The Muslim Brotherhood was founded in 1928 as a resistance movement against the perceived immoral tendencies of the West, relates Middle East expert Christian Wolff of the University of Erlangen-Nuremberg. He told DW that the movement was also directed against a number of theological positions within Islam, explaining, "It deliberately isolated itself from the teachings of the traditional Ulama, which always conformed to the current ruling regime."

However, the Brotherhood sought not only a new approach to theology but to the societal order as a whole, Wolff said. "For this purpose, they acted on the authority of modern Islamic teachings. That's how they ended up in opposition to Wahhabi Islam, which is Saudi Arabia's state religion."

It was in the 1980s, however, that the political and ideological movement really gained momentum. This shift depended in part on the decline of the Marxist and nationalistic doctrines upon which many Arab oppositional movements were based. As those doctrines' influence faded, an ideological vacuum arose that was quickly filled with various approaches to Islam. But one exception along the way continues to be the strict and conservative school called Wahhabi Islam.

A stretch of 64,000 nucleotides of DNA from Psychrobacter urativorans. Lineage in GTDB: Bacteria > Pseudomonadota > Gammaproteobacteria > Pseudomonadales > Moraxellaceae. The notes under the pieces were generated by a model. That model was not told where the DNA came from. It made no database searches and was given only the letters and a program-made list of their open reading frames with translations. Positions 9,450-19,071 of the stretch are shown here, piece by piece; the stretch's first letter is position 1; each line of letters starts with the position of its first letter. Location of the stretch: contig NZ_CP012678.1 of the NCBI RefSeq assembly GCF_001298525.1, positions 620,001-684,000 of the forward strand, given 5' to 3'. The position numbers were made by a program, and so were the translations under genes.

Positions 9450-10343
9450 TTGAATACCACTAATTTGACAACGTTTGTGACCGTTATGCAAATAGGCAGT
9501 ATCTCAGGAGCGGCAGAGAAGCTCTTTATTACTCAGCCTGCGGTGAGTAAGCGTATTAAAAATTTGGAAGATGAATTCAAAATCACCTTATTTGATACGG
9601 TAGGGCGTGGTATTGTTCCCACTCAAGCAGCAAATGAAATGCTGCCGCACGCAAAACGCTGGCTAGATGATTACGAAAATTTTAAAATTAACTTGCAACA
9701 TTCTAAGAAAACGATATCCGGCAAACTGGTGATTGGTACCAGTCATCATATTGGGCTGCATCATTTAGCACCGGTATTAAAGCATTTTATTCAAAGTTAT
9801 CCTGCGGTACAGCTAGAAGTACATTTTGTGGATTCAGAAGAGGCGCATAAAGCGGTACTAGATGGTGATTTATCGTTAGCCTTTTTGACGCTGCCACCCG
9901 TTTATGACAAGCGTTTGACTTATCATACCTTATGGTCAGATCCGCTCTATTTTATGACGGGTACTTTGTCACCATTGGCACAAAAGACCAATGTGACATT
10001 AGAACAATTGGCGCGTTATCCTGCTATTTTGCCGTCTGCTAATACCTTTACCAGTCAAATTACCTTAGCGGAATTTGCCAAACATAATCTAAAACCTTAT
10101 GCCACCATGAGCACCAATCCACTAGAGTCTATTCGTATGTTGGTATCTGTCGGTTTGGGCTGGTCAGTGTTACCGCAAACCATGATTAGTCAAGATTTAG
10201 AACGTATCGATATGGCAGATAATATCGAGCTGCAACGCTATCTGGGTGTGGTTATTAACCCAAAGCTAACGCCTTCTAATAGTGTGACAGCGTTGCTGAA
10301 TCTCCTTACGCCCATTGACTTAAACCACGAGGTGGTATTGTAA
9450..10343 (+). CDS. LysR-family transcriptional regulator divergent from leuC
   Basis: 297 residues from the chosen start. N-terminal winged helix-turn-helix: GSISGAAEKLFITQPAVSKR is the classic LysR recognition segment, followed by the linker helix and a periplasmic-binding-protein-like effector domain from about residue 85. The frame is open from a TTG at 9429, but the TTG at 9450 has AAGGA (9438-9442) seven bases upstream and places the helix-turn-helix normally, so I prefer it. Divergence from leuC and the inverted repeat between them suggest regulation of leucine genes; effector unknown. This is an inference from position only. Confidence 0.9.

Modern social criticism on the rise

A picture taken on February 4, 2013 shows a Saudi woman arriving at the Olaya shopping mall, in the Saudi capital of Riyadh. (c) NURELDINE/AFP/Getty Images

Upholding traditional values remains widespread in Saudi Arabia

Elements of modern socially critical thought have made their way into the contemporary Islamist protest movement. Among those elements is the idea of questioning the ruling class' legitimacy. That offers another reason why the conservative Saudi royal family may be worried.

"Saudi Arabia is a monarchy and justifies this monarchy theologically as well," said political scientist Wolff. According to him, the Muslim Brotherhood favors a different concept. "In its political thinking, the Muslim Brotherhood has absolutely reached a point of political modernism and appreciates the idea of governments gaining legitimacy through the people. This is exactly what Saudi Arabia doesn't like."

Increasing social pressure in Saudi Arabia

The Saudi royal family's fears are exacerbated by current social and demographic changes. More than one fifth of Saudi Arabia's 27 million residents are made up of foreign workers, mostly from South East Asia. Almost half of the population is younger than 25 and well informed about world affairs thanks to digital media. Meanwhile, existing welfare programs are not enough to keep roughly one quarter of the population from living in poverty.

"This is why the social pressure is certainly more noticeable these days than in the past," said Wolff, who notes the Saudi population knows that citizens of other countries enjoy more civil liberties. Many Saudis have also observed how revolution and protests can overthrow a regime. The question that will occupy the country's royal family in the coming months, and perhaps years, is how to deal with the effects these developments could have at home.